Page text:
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Saint Lucia

Saint Lucia [loo-sha] has no army but maintains a coast guard and a paramilitary Special Services Unit within its police force. Castries, the capital city, is situated on the northwest coast and is known for its magnificent harbor. St. Lucia has an uncommon heritage of mixed cultural and historical influences, including Amerindian, European, and African.

St. Lucia was named by Christopher Columbus, who sighted the island on St Lucy’s day 1502. Saint Lucia, one of the islands comprising the Windward Islands, is washed by both the Caribbean Sea and the Atlantic Ocean. The country is located northeast of Saint Vincent and the Grenadines, northwest of Barbados, and south of Martinique. It has a land area of 620 km2 and is divided into 11 parishes.

Saint Lucia is very mountainous, the highest point being Mount Gimie, at 950 m above sea level. The two Pitons peaks, located between Soufrière and Choiseul on the western side of the island, are the country's most famous landmark. The island boasts two Nobel laureates: Sir Arthur Lewis (Nobel Prize in Economic Sciences, 1979) and Sir Derek Walcott (Nobel Prize in Literature, 1992).

Saint Lucia is a parliamentary democracy modeled on the Westminster system. Political power rests with the prime minister and the cabinet, who usually represent the majority party in parliament. Members of the bicameral parliament are elected for five–year terms.

The Royal St. Lucia Police Force has responsibility for law enforcement and maintenance of order within the country and reports to the Ministry of Home Affairs, Justice, and National Security. The Criminal Investigations Division investigates internal affairs and allegations against officers and refers cases to the DPP for review and, if authorities file charges, prosecution.

Civilian authorities maintained effective control over the police, but there were continued reports of impunity. Although there are government mechanisms to investigate and punish abuse and corruption, these mechanisms were not effective in practice. For instance, although authorities referred many cases for investigation and inquests, prosecutions rarely resulted, and cases remained nominally under investigation for years.

There was limited progress in the inquests and other investigations into the multiple killings during 2010 and 2011 allegedly by officers associated with an ad hoc task force as part of “Operation Restore Confidence”. The Caribbean Community’s Implementing Agency for Crime and Security (IMPACS) concluded an investigation into the killings in 2014, but their report was not released publicly.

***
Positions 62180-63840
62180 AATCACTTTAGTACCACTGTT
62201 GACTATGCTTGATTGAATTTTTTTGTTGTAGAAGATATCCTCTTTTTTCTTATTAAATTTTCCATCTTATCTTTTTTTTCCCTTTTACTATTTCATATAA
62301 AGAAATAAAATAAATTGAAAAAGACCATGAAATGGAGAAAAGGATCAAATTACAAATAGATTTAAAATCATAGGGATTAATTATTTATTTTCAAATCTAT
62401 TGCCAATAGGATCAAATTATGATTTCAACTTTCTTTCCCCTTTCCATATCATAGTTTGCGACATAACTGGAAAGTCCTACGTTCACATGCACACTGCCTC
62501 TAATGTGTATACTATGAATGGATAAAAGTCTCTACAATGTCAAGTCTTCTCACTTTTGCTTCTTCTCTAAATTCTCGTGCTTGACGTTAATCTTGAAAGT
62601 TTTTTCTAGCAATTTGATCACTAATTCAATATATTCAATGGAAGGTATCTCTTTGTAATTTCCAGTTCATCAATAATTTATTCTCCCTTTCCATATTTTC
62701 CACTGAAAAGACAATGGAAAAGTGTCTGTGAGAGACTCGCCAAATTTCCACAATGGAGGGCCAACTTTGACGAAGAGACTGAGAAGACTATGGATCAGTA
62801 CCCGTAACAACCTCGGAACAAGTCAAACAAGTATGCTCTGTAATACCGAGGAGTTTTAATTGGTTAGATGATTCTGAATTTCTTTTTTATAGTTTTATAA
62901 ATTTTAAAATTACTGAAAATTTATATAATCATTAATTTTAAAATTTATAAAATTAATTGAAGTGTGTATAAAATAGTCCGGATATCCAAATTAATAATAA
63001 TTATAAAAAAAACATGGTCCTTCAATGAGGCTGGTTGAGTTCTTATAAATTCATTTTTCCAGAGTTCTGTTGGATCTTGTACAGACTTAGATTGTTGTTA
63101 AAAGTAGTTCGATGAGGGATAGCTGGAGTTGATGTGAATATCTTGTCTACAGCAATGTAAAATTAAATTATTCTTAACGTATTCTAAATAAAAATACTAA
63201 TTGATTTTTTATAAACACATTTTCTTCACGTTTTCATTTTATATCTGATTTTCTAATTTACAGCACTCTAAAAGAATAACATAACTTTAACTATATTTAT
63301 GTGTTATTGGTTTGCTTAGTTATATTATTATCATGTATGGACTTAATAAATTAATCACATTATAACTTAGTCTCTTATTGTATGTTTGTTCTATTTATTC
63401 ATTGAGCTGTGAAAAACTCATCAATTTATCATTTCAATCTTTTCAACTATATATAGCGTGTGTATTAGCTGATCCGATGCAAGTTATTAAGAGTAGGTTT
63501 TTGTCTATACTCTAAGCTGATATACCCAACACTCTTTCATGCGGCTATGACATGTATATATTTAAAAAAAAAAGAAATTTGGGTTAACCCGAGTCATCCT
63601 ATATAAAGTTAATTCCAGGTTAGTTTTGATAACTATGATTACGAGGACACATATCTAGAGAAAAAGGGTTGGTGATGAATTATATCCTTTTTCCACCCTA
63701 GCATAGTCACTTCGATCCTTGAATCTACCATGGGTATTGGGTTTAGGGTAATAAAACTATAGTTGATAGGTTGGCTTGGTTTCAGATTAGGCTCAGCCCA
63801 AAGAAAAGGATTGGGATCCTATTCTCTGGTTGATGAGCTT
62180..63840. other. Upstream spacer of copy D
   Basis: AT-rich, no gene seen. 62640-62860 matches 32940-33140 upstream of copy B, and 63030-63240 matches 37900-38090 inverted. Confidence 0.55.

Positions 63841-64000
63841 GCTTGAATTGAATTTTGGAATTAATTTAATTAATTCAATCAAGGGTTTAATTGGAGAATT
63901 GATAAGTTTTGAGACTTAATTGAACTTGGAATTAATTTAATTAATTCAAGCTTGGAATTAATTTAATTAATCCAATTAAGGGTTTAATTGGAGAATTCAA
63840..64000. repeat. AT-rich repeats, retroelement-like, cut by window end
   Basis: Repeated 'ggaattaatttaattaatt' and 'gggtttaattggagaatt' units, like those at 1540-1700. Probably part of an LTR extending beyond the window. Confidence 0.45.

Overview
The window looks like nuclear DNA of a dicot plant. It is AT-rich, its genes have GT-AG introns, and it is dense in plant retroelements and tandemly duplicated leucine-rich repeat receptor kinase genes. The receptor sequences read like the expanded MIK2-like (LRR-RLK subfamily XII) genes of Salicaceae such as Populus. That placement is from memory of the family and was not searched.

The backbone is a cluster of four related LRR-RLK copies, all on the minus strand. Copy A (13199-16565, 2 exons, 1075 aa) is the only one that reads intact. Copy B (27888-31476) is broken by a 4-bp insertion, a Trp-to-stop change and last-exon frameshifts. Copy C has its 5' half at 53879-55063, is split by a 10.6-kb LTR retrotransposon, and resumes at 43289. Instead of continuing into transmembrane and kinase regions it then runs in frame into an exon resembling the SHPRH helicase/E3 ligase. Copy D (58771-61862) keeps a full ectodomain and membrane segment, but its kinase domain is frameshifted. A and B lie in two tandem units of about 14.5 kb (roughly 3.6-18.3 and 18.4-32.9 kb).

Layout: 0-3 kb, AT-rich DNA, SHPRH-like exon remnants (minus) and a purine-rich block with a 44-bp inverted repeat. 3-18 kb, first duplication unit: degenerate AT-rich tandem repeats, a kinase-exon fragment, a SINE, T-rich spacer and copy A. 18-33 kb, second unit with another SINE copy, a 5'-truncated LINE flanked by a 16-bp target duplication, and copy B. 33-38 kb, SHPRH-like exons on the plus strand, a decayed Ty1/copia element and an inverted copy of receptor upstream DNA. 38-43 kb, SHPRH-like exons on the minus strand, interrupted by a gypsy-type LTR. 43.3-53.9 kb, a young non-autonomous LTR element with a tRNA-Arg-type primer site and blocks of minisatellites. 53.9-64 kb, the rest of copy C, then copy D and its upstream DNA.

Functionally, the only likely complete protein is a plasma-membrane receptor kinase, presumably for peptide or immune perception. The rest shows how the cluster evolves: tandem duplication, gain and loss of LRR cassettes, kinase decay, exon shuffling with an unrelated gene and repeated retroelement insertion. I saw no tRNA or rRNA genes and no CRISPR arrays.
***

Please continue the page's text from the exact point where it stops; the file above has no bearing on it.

In 2015 former prime minister Kenny Anthony revealed that the report concluded that “the blacklist or death lists” referenced by media, human rights organizations, victims’ families, and citizens did exist; that “all the shootings reviewed were ‘fake encounters’ staged by the police to legitimize their actions”; that weapons were “planted on the scene of the shootings”; and that a number of the shootings were done by police officers but were listed in murder statistics as attributable to unknown assailants. He said the task force operated in “an environment of impunity and permissiveness designed to achieve the desired results.”

The then prime minister added, “The investigators also reported that in the course of the investigation, some senior officers did not cooperate with them.” In response to the IMPACS report, the government established a “use of force” policy for the Royal St. Lucia Police Force and conducted human rights training for them.

Saint Lucia’s economy depends primarily on revenue from tourism and banana production. Although banana revenues have helped fund the country’s development since the 1960s, the industry is now in a terminal decline, due to competition from lower-cost Latin American banana producers and reduced European Union trade preferences. The country is encouraging farmers to plant crops such as cocoa, mangos, and avocados to diversify its agricultural production and provide jobs for displaced banana workers.

Access to buildings, pedestrian paths and transportation is extremely difficult for persons with disabilities. Sidewalks (if they exist) are very uneven and will only occasionally have ramps at intersections. Pedestrian crossings are also very infrequent and can be poorly marked. Buses and taxis do not have special accommodations for disabled persons.

Most visits are trouble-free, but there have been incidents of crime including murder, armed robbery and sexual assault. Visitors are warned to be extremely careful when driving, riding in a vehicle, or crossing roads on foot. Major roads are in average to poor condition, and drivers may encounter wandering animals and slow moving heavy equipment. Drivers often stop in the middle of the roadway without warning, so drivers should always maintain a safe distance from the vehicle in front and watch for signs of sudden braking. Automobiles may lack working safety and signaling devices. There is relatively little police enforcement of traffic regulations.

Medical facilities in Saint Lucia do not meet U.S. standards. Doctors and hospitals often expect immediate cash payment for health services.

It is an offence for anyone, including children, to dress in camouflage clothing.





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